How an idealistic idea turned into an exciting new platform that combines the potential of live-video technology with the story telling and community building power of podcasters.
My reason to start GetVokl has always been to create online interactions that are meaningful around content that matters. Meaningful interactions are designed for your benefit, not that of giant ad companies who make incredible profits selling your attention to the highest bidding advertiser. Instead of sucking you into endless activity feeds and leaving you with this icky feeling that you’ve been robbed of your precious time, meaningful interactions lift you up in some way. Talking about our mutual passions with others face-to-face and in person is probably one of the most meaningful interactions that we are capable of as humans.
The same incredibly smart folks in Silicon Valley that have built the interactions and platforms that have NOT been designed with the well-being of the user in mind realize this now and enforce strict limitations on their own children’s exposure to social and digital media. This eerily reminds me of a successful drug dealer’s golden rule: Don’t get high on your own supply. It’s somewhat redeeming that there is a growing number of self-critical voices in the Valley that admit to having created technology behemoths that deliver questionable value to the individual user and society as a whole. But what’s being done about it?
You don’t have to be an expert to realize that today’s social platforms don’t support us in being our best selves. That’s a design problem though, not an inherent issue with technology. In fact, video communication technology allows us to get pretty close to those meaningful in person interactions that make life worth living. I have no idea what I’d do without services like WhatsApp or FaceTime video calls to keep up with family and friends. And at the latest the Covid-19 pandemic has proven how powerful Zoom’s video conferencing technology is, even though it was designed for business communication. But what about interactive live-video platforms for people that don’t know each other?
There have been many failed attempts to create a successful platform that brings strangers together to talk to each other in group video chats. There are many reasons why none of these platforms have achieved mainstream adoption and success. At GetVokl we’ve analyzed these attempts and done a lot of our own experimentation. Our most important learning is that without a purpose, live video hangouts amongst strangers don’t work. At best these hangouts create small groups of extremely active users that may even become close virtual friends. At worst they build communities of rivaling cliques that create a microcosm of toxic online drama. Neither of these community types are appealing enough to draw in new users. So what’s a good purpose?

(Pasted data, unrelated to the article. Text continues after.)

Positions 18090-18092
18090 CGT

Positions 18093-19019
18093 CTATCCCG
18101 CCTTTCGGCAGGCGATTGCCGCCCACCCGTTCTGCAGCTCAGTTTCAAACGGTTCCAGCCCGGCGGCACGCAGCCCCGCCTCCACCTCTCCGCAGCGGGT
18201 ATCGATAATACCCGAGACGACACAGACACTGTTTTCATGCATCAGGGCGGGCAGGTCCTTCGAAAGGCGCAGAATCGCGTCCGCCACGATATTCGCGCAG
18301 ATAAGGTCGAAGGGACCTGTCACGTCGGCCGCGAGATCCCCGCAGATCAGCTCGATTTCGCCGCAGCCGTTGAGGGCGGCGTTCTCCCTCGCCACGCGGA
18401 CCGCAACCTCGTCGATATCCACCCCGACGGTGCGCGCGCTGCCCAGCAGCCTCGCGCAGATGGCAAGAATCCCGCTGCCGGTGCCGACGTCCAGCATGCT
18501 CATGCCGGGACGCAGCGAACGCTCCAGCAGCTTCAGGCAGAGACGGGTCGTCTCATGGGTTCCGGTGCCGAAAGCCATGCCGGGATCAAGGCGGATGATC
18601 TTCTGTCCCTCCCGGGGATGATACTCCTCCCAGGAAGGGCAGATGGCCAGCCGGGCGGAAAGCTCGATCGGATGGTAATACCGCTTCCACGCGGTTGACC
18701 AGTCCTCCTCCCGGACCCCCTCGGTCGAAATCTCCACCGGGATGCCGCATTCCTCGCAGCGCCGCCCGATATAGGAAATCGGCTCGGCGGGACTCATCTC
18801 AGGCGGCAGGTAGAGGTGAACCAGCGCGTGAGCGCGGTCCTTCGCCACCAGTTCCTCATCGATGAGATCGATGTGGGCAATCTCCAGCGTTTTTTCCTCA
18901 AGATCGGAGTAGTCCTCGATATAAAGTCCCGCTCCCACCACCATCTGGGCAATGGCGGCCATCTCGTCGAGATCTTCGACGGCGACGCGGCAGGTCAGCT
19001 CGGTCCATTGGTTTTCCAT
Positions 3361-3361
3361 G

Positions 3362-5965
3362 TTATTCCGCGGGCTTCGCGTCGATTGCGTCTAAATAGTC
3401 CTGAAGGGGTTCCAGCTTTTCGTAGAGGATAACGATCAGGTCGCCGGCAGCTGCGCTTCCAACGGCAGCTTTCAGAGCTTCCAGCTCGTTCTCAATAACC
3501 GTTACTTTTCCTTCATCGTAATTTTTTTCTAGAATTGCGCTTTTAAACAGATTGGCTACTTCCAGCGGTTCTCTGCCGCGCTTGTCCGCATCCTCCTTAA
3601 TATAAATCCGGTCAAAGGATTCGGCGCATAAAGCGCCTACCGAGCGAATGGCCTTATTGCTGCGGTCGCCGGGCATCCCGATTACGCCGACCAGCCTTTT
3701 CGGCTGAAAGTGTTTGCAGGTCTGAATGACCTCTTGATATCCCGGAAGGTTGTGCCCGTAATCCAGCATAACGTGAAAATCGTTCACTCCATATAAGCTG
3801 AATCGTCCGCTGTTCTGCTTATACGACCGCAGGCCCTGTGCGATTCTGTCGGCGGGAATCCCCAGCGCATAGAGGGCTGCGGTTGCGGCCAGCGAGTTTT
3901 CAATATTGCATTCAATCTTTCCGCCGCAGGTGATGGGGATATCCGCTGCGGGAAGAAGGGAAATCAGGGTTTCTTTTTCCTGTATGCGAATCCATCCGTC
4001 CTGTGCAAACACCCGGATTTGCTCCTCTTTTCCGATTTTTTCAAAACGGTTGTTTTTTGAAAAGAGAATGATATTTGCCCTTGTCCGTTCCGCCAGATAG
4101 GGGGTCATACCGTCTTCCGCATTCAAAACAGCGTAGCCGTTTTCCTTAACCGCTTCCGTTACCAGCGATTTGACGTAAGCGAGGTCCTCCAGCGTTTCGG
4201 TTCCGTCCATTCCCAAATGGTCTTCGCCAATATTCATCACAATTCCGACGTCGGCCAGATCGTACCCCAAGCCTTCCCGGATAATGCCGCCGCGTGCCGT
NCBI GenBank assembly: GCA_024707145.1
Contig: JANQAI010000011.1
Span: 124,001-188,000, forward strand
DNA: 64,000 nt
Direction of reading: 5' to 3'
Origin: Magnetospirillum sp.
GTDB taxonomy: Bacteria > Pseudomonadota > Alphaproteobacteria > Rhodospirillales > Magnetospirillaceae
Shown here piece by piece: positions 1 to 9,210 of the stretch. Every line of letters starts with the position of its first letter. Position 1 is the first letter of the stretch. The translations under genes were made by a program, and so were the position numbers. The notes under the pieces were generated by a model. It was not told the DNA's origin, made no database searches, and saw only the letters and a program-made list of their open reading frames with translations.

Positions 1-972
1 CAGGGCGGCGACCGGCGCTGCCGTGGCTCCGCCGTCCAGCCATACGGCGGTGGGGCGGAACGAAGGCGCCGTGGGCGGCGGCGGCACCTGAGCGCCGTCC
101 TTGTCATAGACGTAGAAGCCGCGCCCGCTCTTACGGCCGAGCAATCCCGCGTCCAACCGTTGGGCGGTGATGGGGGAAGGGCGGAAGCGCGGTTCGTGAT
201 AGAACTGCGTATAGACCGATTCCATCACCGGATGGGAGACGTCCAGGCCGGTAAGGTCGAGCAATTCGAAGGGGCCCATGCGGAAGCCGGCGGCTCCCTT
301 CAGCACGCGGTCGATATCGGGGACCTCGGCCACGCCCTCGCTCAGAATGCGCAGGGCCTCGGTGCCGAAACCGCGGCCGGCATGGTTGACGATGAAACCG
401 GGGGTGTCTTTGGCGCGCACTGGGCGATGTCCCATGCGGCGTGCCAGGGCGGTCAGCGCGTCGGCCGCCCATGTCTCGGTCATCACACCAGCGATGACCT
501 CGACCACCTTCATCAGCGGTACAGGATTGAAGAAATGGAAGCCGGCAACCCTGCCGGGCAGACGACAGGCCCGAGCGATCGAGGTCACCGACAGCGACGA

Going back, truly meaningful interactions happen when people talk about something they feel mutually passionate about. But even then, it’s important that someone takes ownership of facilitating the conversations. As we ran our experiments and did our research we took a closer look at Twitch and its extremely popular live-video-streams of commented game play. At first I didn’t understand why watching someone else play a game and listen to their live commentary would ever be more desirable than actually playing a game. The simple answer is community. Despite the limited interactivity of these streams (they only support chat engagements) large communities of die-hard fans have formed around these creators and their content. So, the real question was, who are the creators and the communities that would benefit the most from interacting in a live-video format?
It is podcasters and their communities of immensely committed fans. The answer was not obvious at first as podcasts are traditionally asynchronous and audio only. But even before Covid-19 a growing number of podcasters has been wondering about doing live shows to engage directly with their fans. The most popular podcasters even tour the country selling out physical venues. More importantly, podcasters are probably the most loved digital creators of our time. How often have I heard fans refer to their favorite podcasters as the “friend in my ear” or “someone I’d like to be friends with”. What an opportunity to funnel this love into an interactive live show hosted by podcasters to engage with their fans and build community!
This is the birth of interactive podcasting. Not only can fans engage directly with podcasters and each other, they can even show their love and make donations to podcasters directly on GetVokl. We are starting to see communities form around podcasters and are excited about the interactions that are already happening. Together with the community of podcasters that are already using GetVokl and those that are newly joining every week, we are committed to making GetVokl an even better place for what we call interactive podcasting. There’s a place now for truly meaningful interactions about the content and ideas you love. Let’s build it together.